US sees stronger median household income, less poverty

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WASHINGTON, Sept 13 (Reuters) - The median U.S. household income rose last year, its first significant annual increase since 2007, and helped push down the number of people living in poverty to 53.1 million, federal government data released on Tuesday showed.

About 29 million people did not have health insurance in 2015, down from 33 million in the previous year, the Census Bureau said in its annual Income, Poverty and Health Insurance Coverage and Supplemental Poverty Measure report.

2016 issues: Health, Obamacare, Medicare, abortion

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2016 issues: Health, Obamacare opinions, Medicare, Abortion
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2016 issues: Health, Obamacare opinions, Medicare, Abortion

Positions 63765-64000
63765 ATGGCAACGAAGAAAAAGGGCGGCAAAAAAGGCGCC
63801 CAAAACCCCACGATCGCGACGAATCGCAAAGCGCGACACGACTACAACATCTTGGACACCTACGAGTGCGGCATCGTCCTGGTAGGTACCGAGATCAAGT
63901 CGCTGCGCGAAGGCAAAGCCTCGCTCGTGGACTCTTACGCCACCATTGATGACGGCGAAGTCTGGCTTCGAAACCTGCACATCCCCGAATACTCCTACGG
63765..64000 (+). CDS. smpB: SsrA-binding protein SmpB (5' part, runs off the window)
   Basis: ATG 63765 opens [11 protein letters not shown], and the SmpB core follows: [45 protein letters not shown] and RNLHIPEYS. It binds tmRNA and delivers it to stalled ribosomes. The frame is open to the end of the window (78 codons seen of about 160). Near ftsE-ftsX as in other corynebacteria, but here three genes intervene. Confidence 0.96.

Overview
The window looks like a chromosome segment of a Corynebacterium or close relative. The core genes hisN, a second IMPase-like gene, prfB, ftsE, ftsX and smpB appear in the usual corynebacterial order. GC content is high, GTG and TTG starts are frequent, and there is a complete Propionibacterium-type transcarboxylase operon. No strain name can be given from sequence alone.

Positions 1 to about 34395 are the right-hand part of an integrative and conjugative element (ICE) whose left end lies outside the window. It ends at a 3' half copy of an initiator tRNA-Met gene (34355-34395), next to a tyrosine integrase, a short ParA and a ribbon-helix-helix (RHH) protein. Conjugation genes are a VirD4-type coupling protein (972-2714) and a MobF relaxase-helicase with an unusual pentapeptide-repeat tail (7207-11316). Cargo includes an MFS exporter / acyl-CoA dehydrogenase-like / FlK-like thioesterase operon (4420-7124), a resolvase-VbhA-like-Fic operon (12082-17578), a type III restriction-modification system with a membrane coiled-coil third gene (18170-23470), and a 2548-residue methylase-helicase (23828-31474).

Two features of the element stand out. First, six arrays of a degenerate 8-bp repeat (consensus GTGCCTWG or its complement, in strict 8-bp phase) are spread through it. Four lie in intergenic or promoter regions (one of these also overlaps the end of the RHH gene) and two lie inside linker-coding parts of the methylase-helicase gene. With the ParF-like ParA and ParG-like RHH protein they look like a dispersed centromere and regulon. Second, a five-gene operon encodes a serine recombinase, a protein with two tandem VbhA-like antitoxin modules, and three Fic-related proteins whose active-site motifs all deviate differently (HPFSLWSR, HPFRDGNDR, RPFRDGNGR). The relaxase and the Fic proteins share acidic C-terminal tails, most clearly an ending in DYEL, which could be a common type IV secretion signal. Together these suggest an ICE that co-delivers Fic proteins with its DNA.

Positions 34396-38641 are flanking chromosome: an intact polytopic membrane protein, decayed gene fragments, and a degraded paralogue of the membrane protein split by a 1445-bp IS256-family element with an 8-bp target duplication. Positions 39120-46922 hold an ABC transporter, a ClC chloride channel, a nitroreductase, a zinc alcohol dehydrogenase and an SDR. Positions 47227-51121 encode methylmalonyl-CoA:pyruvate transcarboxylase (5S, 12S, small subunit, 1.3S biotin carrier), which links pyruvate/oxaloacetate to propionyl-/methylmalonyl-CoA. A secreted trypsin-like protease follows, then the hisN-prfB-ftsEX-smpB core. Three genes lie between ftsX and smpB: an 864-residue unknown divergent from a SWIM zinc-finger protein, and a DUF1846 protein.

Opponents and supporters of Planned Parenthood demonstrate Tuesday, July 28, 2015, in Philadelphia. Anti-abortion activists are calling for an end to government funding for the nonprofit reproductive services organization. (AP Photo/Matt Rourke)
Anti-abortion activists demonstrate near a Planned Parenthood clinic Tuesday, July 28, 2015, in Philadelphia. The protestors are calling for an end to government funding for the nonprofit reproductive services organization. (AP Photo/Matt Rourke)
Kathy Calver listens to a speaker as she and other anti-abortion activists rally on the steps of the Texas Capitol to condemn the use in medical research of tissue samples from aborted fetuses, Tuesday, July 28, 2015, in Austin, Texas. (AP Photo/Eric Gay)
Razor grass and pro-choice signs limit the view of patients entering the Jackson Women's Health Organization clinic in Jackson, Miss., Tuesday, June 30, 2015. Mississippi's only abortion clinic will likely remain open at least until the fall, because the U.S. Supreme Court is taking no action until then on a dispute over a state law that could close it. (AP Photo/Rogelio V. Solis)